The CIAMM - The missionary pilots
On the 19th of March 1959, a flying course for members of the CIAMM (Centro Internazionale Aviazione e Motorizzazione Missionaria) was inaugurated with a Mass at the airfield, conducted by the Missionary Bishop Mons. Arduino, assisted by Don Paolo Gariglio. A large crowd from religious orders attended. Among these were a number of nuns from the congregation of St. Luigi Gonzaga di Alba and Italian missionaries from Pakistan, the Mentawai Islands, Indonesia, Latin America and the Far East.
The initiative, the result of an idea by Don Gariglio in 1957, was supported by the architect Carlo Mollino, and jointly financed by the Diocese of Turin, FIAT and the Aero Club of Italy. It was conducted by the Aero Club Torino under the technical direction of the then Director of the Flying School, Col. Alfonso Isaia, assisted by the instructors Ferruccio Vignoli and Alberto Alesi. Dr Domenico Tappero was nominated as President of the CIAMM.
The initiative was much publicized by the radio and the press, and in September 1960, when the courses ended, the award ceremony for the 21 Pilot’s Licences, organised by Giovanni Agnelli, took place in the presence of the City Authorities, such as the Cardinal of Turin Maurilio Fossati, the Mayor Amedeo Peyron, the Prefect Rodolfo Saporiti, the Undersecretary of State Giuseppe Bovetti, Generals Brach Papa and Remondino, Engineer Catella etc.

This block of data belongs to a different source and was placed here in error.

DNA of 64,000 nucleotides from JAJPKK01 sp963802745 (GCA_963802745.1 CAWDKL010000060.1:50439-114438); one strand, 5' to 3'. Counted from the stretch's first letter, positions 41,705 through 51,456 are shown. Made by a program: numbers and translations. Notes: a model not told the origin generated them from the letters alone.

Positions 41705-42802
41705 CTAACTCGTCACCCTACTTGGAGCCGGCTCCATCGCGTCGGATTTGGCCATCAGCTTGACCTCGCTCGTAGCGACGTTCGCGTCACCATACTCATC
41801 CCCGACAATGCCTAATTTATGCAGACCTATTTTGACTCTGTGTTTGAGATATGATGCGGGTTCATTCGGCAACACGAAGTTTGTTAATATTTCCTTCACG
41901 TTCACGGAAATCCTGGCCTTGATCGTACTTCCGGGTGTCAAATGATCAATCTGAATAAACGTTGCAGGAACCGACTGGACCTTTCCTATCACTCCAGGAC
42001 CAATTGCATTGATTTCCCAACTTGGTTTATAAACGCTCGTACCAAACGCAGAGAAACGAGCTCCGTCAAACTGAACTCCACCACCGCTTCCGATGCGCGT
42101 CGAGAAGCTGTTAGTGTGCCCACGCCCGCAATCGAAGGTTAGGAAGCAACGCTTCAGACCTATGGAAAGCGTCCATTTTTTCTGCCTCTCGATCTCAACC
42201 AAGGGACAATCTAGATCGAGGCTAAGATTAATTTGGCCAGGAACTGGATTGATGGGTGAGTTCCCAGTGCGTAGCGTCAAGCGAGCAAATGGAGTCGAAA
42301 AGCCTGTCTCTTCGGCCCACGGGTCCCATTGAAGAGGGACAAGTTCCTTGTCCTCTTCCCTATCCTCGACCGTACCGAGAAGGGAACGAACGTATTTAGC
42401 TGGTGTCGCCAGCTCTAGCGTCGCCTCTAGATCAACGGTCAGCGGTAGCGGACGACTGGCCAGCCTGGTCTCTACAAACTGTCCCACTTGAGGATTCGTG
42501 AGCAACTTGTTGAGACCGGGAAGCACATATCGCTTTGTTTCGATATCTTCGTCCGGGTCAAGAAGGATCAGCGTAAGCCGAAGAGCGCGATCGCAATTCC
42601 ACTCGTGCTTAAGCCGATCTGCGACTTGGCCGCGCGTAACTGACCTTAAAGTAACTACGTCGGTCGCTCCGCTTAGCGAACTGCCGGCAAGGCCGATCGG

In 1962, the CIAMM was transferred to Rome.
In his short account of the history of the ciamm, Don Paolo Gariglio concludes with transparent wistfulness:
“Then the idea was purloined by Rome,with the knowlege of the Vatican (or better to say the “Propaganda Fide” organization), apparently ignorant, these Roman gentlemen, that down there, activities which bring in no money end up as nothing… In fact the CIAMM, planted there early on at the Airport of Rome, just simply died off. I have no idea of what happened to the five Stinson l5’s which, thanks to the American Office of Public Relations in Turin (USIS), had been gifted to the CIAMM, even although they were less than ideal for the start of the endeavour. Were they ever flown to Rome…? I would like to think they were”.
At the same time, the first commercial activities began to flourish – air taxi, air photography, publicity flights, executive flights, etc.
The riv Company, whose President was Giovanni Agnelli, had its first executive aircraft at the Aeritalia airfield in 1949. This was a British-built De Havilland “Dove” which was followed by a Heron in 1957, and by a Grumman “Gulfstream” in 1961 .
Other aircraft began to use Aeritalia as their base, such as the Aero Commander of Pinin Farina and the Beech “Queen Air” of the San Paolo Bank. These aircraft were housed along with those of the sige, (a FIAT subsidiary who were the first to launch the commercial use of helicopters in Italy) in the hangars at the head of the “30” runway.
In 1961, simultaneously with the celebrations for the centenary of the Unification of Italy, the airfield was finally opened to international tourist aircraft traffic.
With the growth of Caselle and its qualification as an ifr airport in 1969, executive aircraft traffic gravitated naturally towards these more attractive features.
It would be inappropriate to conclude this summary of the post-war years without mentioning two other people who have really left their mark on the history of the Aero Club: Carlo Mollino and Ferruccio Vignoli.